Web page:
The result of the election on 8 June will decide the fate of left wing Labour Party leader Jeremy Corbyn. If Labour loses, it will surely be the end of Corbyn’s leadership.
The party will go into the general election after its worst polling in at least a decade.
An opinion poll released this Tuesday—the day that May called the election—gave the Tories an 18 point lead.
The polling is real and cannot be ignored.
But the real question is what has caused the collapse in Labour’s support—and what can turn it round.
The Labour right has always blamed Corbyn and the left.
Right wing Middlesbrough MP Tom Blenkinsop, who has already said he won’t stand for re-election, blamed Corbyn for a council by-election defeat in his constituency last week.
He said Labour had lost “due to the leader’s name being mentioned on the doorstep as the reason why residents were not voting Labour”.
If Labour loses the general election MPs such as Blenkinsop will claim they were right all along.
They will demand a right wing leader who will pull Labour back towards support for austerity, racism and war. They would lead Labour to disaster.
The collapse in Labour’s support began long before Corbyn’s leadership.
Labour was booted out of government in 2010 after 13 years of a right wing, warmongering leadership.
In Scotland siding with the Tories against independence has gutted Labour’s support. It means socialists there will often back left candidates other than Labour.
In government Labour also failed to defend working class people’s jobs, wages and living standards at a time when they were under attack.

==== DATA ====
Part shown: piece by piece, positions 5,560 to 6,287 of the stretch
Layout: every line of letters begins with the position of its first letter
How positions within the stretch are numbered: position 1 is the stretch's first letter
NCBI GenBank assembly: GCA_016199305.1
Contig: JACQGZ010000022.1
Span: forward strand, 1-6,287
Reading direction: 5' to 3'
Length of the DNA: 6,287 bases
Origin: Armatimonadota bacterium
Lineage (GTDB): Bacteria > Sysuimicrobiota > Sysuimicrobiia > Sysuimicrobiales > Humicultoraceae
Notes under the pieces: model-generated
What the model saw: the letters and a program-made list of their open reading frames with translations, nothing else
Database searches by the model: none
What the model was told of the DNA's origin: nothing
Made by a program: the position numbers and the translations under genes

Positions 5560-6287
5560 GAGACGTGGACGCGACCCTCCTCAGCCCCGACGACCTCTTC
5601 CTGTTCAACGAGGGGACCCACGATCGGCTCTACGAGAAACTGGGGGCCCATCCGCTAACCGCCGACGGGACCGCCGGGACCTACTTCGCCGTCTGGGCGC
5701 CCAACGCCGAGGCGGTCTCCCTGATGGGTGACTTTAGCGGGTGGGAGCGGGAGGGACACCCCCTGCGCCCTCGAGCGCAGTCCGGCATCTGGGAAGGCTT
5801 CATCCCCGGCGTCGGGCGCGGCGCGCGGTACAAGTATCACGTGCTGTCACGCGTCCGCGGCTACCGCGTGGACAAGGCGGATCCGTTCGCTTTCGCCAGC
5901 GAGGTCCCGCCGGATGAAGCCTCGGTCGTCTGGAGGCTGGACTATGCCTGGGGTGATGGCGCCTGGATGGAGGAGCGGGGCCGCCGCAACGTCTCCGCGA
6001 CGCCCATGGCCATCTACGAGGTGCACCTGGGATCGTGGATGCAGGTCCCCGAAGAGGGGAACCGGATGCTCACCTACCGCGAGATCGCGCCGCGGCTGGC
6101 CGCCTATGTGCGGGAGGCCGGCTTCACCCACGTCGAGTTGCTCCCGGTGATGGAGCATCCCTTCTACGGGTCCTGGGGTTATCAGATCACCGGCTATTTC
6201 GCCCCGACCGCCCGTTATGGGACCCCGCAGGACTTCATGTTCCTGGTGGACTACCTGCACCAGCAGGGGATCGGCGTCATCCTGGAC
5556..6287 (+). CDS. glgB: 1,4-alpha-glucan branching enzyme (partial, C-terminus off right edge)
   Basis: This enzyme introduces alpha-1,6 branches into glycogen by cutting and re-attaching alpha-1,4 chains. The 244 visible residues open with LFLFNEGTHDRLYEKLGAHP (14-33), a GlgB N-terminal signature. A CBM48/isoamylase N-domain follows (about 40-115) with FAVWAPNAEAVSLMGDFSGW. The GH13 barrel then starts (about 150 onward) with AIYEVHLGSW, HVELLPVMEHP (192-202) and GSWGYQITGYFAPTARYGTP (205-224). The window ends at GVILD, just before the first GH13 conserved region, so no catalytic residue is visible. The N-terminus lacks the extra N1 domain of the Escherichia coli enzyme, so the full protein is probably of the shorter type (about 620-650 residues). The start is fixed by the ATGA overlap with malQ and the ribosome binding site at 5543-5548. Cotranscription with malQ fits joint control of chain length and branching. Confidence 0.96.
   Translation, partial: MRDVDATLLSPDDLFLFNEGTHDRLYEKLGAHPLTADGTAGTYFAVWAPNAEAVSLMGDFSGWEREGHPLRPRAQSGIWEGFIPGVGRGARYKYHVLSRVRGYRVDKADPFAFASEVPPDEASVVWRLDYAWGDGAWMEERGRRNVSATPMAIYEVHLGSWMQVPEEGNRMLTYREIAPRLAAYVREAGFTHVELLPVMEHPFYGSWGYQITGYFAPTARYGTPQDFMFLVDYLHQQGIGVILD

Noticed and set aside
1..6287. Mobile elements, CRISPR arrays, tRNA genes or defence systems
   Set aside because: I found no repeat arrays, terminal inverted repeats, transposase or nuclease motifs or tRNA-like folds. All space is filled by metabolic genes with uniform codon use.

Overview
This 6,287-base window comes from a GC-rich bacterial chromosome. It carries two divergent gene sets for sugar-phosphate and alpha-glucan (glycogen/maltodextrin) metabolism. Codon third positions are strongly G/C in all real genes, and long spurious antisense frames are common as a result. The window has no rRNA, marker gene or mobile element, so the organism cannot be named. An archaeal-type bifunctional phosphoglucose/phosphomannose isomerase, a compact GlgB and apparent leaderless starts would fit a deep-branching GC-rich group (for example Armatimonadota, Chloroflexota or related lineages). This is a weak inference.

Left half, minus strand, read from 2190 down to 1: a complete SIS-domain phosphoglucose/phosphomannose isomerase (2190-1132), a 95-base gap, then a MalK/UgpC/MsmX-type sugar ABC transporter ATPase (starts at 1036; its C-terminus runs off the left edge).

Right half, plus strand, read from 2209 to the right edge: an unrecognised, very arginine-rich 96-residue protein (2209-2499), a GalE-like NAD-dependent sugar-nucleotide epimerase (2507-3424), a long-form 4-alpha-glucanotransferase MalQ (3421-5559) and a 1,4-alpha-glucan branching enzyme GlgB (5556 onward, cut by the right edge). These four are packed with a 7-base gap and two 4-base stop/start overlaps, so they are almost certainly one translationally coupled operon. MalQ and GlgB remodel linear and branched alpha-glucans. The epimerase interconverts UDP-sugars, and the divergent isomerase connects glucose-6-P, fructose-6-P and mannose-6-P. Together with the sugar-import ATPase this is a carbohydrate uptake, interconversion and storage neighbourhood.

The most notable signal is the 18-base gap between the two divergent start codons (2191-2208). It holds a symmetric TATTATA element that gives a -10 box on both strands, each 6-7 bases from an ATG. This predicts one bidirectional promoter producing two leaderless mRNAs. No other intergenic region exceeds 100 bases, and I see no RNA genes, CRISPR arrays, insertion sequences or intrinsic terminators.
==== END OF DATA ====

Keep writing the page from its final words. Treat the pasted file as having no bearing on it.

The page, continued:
In many cases, it even helped those attacks through—and lost five million votes in the process.
It can’t win back those votes through a pale imitation of Tory policies, as previous leader Ed Miliband found out in 2015.
On the other hand, a series of left wing policies announced by Corbyn over the past few weeks show an alternative.
Policies such as a £10 an hour minimum wage and raising the top rate of tax all had a common theme.
They attacked the richest in society not workers—and proved hugely popular.
Yet Labour won’t simply win by replacing Corbyn but keeping his policies, as some on its “soft left” claim.
The right have shown they will never tolerate a left wing Labour Party no matter who its leader is.
They have worked hard to undermine and attack Corbyn at every turn, even when that has accelerated the collapse of Labour’s support.
Nor will it simply take placing demands on the right to unite behind Corbyn to see Labour win the election.
Labour’s crisis has come at a time when the level of class struggle is at its lowest point for decades.
We want Labour to win the election—and win with Corbyn as leader.
But we also want a much bigger fight in the streets and workplaces against the racists and the rich.
We want that type of struggle that gives a sense that society can change—and that the Tories can be beaten.